City Council to consider Niedermeyer demolition, EEZ demise, rental occupancy disclosure

Sunday, January 6, 2013 | 6:00 a.m. CST; updated 3:47 p.m. CST, Monday, January 14, 2013

COLUMBIA — The fate of the Niedermeyer building at Tenth and Cherry streets gets scrutiny Monday night when the Columbia City Council considers a proposal to put demolition permits on hold for six months in The District.

A St. Louis development firm wants to purchase the circa 1837 building, considered Columbia’s oldest, and raze it to use the site for 15 stories of apartments. Opposition comes from the Historic Preservation Commission and others.

The proposal before the council cites concerns about adequate parking downtown, building height, setback requirements and historic preservation that need time to be studied before more permits are issued.  

A related proposal would increase the time the Historic Preservation Commission has to review a demolition permit application to 30 days from 10 days.

Also on the council agenda is a vote to repeal the ordinance that created the Enhanced Enterprise Zone Advisory Board. The EEZ was originally advanced to attract economic development to Columbia by providing tax credits.

Residents objected to a requirement to declare areas "blighted" in order to qualify for the credits. The opponents argued that the blight designation would lead to "decreased property values, an eroded tax base and eminent domain abuse."

The council will also hear public comments about water fluoridation.

Other items on Monday's agenda:

  • An amendment requiring real estate agents, landlords and other managers of rental properties to add a notice to a lease verifying that occupancy limits have been disclosed to tenants.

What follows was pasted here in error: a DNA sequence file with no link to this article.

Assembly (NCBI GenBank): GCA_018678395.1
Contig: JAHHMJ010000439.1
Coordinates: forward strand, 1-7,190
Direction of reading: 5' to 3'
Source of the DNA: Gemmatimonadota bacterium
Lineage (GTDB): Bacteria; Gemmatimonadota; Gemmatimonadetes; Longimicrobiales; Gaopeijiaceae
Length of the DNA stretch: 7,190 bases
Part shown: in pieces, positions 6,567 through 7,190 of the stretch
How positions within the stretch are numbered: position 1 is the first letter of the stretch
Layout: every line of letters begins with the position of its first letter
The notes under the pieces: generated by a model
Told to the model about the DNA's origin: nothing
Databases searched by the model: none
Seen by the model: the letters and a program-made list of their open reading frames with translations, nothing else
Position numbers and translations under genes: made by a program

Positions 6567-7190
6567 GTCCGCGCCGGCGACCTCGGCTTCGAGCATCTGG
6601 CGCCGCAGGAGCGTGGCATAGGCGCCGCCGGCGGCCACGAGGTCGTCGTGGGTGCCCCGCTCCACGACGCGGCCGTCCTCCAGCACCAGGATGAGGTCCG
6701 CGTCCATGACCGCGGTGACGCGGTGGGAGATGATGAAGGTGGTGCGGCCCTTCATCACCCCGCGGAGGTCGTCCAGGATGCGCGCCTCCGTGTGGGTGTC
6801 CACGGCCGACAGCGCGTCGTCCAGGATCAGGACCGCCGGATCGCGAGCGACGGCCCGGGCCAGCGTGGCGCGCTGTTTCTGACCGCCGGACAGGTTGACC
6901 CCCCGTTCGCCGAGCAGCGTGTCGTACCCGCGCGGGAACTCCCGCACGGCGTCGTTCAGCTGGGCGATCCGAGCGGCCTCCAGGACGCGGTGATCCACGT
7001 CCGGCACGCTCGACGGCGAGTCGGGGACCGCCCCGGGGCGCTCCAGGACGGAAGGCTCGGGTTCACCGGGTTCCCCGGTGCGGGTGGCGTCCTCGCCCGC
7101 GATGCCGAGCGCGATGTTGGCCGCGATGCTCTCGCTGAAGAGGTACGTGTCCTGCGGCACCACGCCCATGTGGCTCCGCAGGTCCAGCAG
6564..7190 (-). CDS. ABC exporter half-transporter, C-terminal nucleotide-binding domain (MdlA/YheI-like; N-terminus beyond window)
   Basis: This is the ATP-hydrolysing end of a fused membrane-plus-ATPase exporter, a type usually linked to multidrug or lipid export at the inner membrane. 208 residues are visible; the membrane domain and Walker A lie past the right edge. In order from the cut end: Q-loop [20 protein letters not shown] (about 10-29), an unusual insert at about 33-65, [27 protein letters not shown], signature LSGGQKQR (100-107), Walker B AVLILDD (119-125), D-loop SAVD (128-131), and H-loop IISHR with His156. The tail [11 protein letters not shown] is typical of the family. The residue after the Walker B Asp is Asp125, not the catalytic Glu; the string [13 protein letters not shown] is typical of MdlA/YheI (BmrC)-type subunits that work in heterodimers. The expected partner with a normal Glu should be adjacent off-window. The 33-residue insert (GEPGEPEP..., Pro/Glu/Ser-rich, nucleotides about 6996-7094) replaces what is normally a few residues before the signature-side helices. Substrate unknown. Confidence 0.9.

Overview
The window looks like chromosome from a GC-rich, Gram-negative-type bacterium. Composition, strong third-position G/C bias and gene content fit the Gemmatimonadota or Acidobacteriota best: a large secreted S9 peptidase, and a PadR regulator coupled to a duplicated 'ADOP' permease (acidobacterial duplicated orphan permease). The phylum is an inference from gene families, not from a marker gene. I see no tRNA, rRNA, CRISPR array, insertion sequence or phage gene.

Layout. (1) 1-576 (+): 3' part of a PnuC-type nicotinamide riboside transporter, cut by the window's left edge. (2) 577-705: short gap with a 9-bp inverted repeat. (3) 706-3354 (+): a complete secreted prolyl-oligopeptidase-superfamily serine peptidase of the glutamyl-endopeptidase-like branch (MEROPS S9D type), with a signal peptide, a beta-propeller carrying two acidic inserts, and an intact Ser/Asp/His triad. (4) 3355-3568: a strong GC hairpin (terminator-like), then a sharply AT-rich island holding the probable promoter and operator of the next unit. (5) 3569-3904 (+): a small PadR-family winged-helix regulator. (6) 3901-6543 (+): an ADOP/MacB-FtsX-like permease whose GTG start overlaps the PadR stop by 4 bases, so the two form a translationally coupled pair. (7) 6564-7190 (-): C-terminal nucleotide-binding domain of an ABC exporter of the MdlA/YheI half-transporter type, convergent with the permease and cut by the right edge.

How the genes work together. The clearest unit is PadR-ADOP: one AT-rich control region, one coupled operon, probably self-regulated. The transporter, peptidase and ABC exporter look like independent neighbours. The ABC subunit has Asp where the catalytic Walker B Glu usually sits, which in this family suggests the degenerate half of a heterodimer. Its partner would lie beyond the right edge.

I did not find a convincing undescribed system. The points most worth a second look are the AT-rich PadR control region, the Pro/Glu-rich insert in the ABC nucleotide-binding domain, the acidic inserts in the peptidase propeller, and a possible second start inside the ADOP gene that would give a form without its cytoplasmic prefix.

• A proposal to solicit bids to finish three bays on the first-floor commercial area in the Fifth and Walnut parking garage. The area would be designed to house a restaurant and a small retail space.
  • Several items to promote bus transportation, including short-term, temporary suspended or reduced fares; free rides on FastCAT during the True/False Film Festival; and free access for Stephens College students to FastCAT shuttles with passes purchased by the college.
  • A contract extension with Delta Air Lines until Feb. 15, when the company will stop serving Columbia Regional Airport.
  • A request to reconfigure the meters around the North Village Arts District area inside the boundaries of Park Avenue, Orr Street, Walnut Street and College Avenue. The combination of one, two and 10-hour meters would be supplemented by a Parking By Permit Only area to help resolve the parking pressure in the district. A six-month pilot project would make permits available to those who own property or live in the restricted area. Stickers would be issued to owners and renters after they register their vehicles with the city’s Parking Utility.







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